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Old 10-13-2015, 05:19 PM
Status: "Waiting for sweater weather" (set 14 days ago)
 
Location: Saint Paul, MN
5,344 posts, read 2,768,897 times
Reputation: 6994

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Does it matter so much if it gets hot in the afternoon, even if it gets quite cold overnight? Here this week it's 50s overnight (was 49 this morning) but the days are reaching the high 80s and low 90s. I have only lived in this state since December, (when the trees were already bare) but I been told that the leaves really begin changing towards the end of October. How much does it matter if it gets really warm in the day, even if it gets quite cool at night? Does it affect colour intensity or what? How would such weather affect trees in say, Pennsylvania, which is far more showy than northern Texas?
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Old 10-13-2015, 05:35 PM
 
Location: NC
6,072 posts, read 6,898,981 times
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Color intensity relates to how well chlorophyll (the green pigment) breaksdown and how well the red pigments build up. Chlorophyll breakdown is triggered by the calendar because it requires nights to get longer. Warm days and cold nights produce the BEST color. During the day the leaves make their normal sugars but the cold nights slow the sugars from moving out of the leaves. The high light of sunny days and the high sugars mean lots of red pigments are made. I think orage just goes along for the ride.

So the answer to your question is the sunny hot days coupled with cold nights are IDEAL. Even in Texas.

Different species or at least cultivars of trees grow in TX vs PA, and the combination of species, daylength, temps, moisture, etc. mean that fall color will look different in each place.
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Old 10-14-2015, 11:00 AM
 
Location: Bel Air, California
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I've heard that wet, late summer/early fall encourages vibrant colors.

also, high winds are bad for colors and leaf peepers
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Old 10-16-2015, 09:42 AM
Status: "Waiting for sweater weather" (set 14 days ago)
 
Location: Saint Paul, MN
5,344 posts, read 2,768,897 times
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Quote:
Originally Posted by Ghengis View Post
I've heard that wet, late summer/early fall encourages vibrant colors.

also, high winds are bad for colors and leaf peepers
I think I heard the opposite, that a wet rainy spring/early summer and a dry fall are the best, but I may be mistaken. I hope that's actually the case, because trust me, our spring and early summer has been wet as a duck's bottom! (You can ask the folks down in Houston about that)
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Old 10-16-2015, 09:46 AM
Status: "Waiting for sweater weather" (set 14 days ago)
 
Location: Saint Paul, MN
5,344 posts, read 2,768,897 times
Reputation: 6994
Quote:
Originally Posted by luv4horses View Post
Color intensity relates to how well chlorophyll (the green pigment) breaksdown and how well the red pigments build up. Chlorophyll breakdown is triggered by the calendar because it requires nights to get longer. Warm days and cold nights produce the BEST color. During the day the leaves make their normal sugars but the cold nights slow the sugars from moving out of the leaves. The high light of sunny days and the high sugars mean lots of red pigments are made. I think orage just goes along for the ride.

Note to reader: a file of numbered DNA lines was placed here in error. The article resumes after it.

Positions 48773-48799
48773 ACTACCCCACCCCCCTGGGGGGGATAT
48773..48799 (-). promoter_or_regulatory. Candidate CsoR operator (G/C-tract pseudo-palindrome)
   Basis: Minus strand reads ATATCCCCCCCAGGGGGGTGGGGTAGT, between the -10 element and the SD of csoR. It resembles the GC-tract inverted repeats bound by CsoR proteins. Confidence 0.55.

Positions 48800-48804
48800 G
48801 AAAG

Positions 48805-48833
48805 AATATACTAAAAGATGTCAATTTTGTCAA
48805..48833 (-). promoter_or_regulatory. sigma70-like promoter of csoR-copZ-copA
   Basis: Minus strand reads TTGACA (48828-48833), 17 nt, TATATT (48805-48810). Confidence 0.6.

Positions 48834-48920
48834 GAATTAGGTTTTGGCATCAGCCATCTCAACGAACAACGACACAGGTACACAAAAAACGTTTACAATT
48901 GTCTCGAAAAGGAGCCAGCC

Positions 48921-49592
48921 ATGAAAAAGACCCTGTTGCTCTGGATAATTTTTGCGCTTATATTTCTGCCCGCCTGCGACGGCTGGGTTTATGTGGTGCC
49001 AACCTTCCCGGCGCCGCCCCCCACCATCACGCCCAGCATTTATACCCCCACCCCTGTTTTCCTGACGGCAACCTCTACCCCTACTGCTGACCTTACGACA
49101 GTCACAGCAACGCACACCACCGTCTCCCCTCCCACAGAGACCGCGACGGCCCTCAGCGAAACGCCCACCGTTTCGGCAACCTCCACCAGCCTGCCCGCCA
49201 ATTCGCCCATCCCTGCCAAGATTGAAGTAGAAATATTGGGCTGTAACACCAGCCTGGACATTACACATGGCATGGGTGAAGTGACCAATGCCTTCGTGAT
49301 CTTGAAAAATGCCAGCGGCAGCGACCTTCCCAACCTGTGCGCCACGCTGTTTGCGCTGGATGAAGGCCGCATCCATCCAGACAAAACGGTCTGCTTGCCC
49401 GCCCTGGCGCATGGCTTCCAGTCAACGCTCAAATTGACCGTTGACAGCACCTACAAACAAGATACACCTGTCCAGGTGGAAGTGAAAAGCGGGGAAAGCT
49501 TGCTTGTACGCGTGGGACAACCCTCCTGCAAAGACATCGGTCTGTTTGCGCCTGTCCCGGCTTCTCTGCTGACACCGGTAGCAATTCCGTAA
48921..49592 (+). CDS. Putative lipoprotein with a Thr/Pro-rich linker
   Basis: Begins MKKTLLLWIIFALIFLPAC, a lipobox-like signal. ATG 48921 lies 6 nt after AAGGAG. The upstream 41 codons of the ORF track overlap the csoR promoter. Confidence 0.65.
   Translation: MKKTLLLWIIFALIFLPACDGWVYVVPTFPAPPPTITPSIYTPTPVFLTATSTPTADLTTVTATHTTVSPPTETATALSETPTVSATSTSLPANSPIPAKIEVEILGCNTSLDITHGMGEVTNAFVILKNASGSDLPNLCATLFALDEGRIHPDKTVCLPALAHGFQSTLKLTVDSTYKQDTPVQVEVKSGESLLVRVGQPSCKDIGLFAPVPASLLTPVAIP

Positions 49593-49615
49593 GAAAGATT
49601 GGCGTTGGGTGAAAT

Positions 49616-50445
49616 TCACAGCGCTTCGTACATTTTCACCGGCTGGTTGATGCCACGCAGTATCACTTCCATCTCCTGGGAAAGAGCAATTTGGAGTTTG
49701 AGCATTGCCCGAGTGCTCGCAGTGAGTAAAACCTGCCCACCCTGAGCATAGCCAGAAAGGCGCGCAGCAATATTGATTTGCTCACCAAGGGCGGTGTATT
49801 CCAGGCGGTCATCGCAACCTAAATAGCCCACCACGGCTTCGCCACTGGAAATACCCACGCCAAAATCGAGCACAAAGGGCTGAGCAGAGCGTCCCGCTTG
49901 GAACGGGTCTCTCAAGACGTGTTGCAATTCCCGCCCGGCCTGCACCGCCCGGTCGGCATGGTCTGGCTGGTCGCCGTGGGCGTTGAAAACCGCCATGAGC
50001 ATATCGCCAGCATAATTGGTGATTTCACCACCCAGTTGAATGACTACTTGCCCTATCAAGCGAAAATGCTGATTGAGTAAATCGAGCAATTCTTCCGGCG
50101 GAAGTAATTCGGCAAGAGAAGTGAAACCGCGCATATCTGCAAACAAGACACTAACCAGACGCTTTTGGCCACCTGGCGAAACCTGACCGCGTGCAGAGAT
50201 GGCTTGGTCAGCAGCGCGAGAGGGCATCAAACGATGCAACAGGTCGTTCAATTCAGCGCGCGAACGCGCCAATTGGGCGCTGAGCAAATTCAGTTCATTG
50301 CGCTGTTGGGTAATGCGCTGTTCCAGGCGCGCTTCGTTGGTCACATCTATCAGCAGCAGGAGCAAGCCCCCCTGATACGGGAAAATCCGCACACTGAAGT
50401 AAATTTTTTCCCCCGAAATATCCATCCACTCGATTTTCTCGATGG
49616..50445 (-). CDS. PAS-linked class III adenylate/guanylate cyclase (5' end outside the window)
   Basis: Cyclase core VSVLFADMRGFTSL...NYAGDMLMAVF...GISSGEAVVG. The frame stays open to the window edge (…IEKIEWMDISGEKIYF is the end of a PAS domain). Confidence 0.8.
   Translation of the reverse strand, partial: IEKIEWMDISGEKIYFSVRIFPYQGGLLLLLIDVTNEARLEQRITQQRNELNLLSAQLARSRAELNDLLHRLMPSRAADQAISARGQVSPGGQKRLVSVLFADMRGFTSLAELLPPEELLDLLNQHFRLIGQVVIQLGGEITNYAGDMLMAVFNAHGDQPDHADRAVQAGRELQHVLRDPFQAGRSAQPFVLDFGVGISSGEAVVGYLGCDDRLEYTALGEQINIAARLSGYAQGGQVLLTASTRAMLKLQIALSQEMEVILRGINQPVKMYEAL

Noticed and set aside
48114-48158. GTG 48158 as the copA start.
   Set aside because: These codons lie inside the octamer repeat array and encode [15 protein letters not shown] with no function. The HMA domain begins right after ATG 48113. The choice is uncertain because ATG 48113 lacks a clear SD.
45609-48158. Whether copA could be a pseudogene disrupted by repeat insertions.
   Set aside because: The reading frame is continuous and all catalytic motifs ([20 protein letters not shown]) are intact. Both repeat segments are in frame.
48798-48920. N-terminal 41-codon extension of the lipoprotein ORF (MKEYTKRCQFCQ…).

So the answer to your question is the sunny hot days coupled with cold nights are IDEAL. Even in Texas.

Different species or at least cultivars of trees grow in TX vs PA, and the combination of species, daylength, temps, moisture, etc. mean that fall color will look different in each place.
Well I hope they get nice and showy! Some of the trees have started changing already, which looks odd when it's in the 80s and 90s. But most are still green. It's a little by little process but very nice to see.
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Old 07-06-2018, 09:50 PM
 
80 posts, read 94,484 times
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I am pretty sure a wet Summer is needed.
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Old 07-13-2018, 01:23 PM
Status: "..............." (set 6 days ago)
 
Location: 46060, Hardiness zone 5b/6a
2,098 posts, read 1,513,593 times
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I agree that abundant spring and summer rainfall is vital for a spectacular fall foliage display, with that in mind, I suspect that with the weather of late in parts of fall foliage Mecca(New England), that the fall foliage season there might be more muted in intensity(unless late summer and early fall brings copious amounts of rainfall).
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Old 07-13-2018, 04:15 PM
 
Location: The Driftless Area, WI
1,543 posts, read 584,829 times
Reputation: 2996
Quote:
Originally Posted by luv4horses View Post
Color intensity relates to how well chlorophyll (the green pigment) breaksdown and how well the red pigments build up. Chlorophyll breakdown is triggered by the calendar because it requires nights to get longer. Warm days and cold nights produce the BEST color. ....

Absolutely right in principle: Warm, sunny days in fall allow photosynthesis to proceed in high gear, but long, cold nites prevent the "used up" chlorophyll to be replaced-- allowing the always-there-but-hidden-under-the-green pigments (carotenoids & anthocycanin) to show thru.


Warm, sunny days & cold, clear nites in the fall. Spring, summer & rain have nothing to do with it.
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